Windstar offers a variety of tours, at least one in each port of call; as many as three were offered in a given port on our cruise. In addition, at each port you can opt to go it on your own by arranging a private car and a guide (maximum of two people) or a van and a guide (maximum of six people) at a premium price.
Many excursions are cultural or food-and-wine driven, while some have an active or outdoor angle, like hiking, for the more physically fit. Typically, tours are half-day, lasting four to five hours. Few can take up a full day with eight hours away. They're best when they take you to a town or attraction that's a few hours away or otherwise more difficult to access on your own.
Excursions come at a cost and should be arranged in advance. Once onboard, you can add to, change or cancel excursions. It's best to handle in advance to ensure availability.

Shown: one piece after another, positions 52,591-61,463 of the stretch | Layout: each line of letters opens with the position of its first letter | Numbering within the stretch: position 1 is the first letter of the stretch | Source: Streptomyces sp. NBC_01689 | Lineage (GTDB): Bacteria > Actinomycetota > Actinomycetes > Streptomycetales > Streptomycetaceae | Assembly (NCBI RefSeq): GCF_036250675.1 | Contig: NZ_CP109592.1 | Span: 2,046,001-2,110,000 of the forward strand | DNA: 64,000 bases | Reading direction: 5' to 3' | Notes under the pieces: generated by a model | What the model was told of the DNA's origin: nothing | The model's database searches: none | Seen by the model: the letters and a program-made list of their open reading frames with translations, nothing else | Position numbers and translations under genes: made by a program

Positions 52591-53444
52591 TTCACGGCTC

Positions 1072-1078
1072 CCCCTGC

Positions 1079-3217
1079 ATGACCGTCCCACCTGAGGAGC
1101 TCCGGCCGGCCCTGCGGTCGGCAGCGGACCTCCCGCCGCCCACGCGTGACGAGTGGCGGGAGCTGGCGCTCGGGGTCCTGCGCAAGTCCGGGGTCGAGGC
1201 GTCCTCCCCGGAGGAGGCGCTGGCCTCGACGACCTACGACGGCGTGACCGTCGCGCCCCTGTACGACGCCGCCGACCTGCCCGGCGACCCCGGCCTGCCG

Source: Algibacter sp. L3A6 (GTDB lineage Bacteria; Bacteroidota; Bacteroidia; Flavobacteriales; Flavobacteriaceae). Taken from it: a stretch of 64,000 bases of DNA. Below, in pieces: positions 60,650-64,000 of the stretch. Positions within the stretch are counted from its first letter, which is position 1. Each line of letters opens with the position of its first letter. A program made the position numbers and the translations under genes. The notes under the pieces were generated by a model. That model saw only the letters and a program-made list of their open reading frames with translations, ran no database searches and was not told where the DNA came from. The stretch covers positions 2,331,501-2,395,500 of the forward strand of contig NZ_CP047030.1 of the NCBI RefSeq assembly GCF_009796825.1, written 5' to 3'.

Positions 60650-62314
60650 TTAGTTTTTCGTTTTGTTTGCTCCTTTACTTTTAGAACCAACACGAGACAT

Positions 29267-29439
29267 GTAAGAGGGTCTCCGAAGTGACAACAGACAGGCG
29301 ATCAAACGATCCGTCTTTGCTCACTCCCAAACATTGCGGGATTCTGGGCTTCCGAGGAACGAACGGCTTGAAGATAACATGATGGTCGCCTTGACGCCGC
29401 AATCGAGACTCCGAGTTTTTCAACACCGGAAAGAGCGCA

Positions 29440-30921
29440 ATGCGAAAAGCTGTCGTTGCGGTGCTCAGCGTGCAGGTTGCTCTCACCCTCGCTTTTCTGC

Also, market tours are often available and free of charge on each cruise. Passengers join the chef to shop in local markets; he then uses the product(s) in the nightly special at dinner. This program is offered on most Windstar sailings at least once, but there are some sailings where time does not allow. Book in advance at the front desk.
Daytime and Evening Entertainment
This is a smaller ship, so there isn't an expansive menu of entertainment options or poolside activities. The focus is really on the destination and allowing passengers to explore in port.
The Screening Room is the place to watch the latest movies and play video games. Card games, board games and Wii games in the Screening Room are not hosted. If you're looking for more structured gaming, you'll find hosted Wii game tournaments, mini-golf tournaments, gaming lessons in the casino and blackjack tournaments.
Port talks, which are 15-minute daily chats led by the Voyage Leader (aka cruise director), take place in the Lounge before dinner.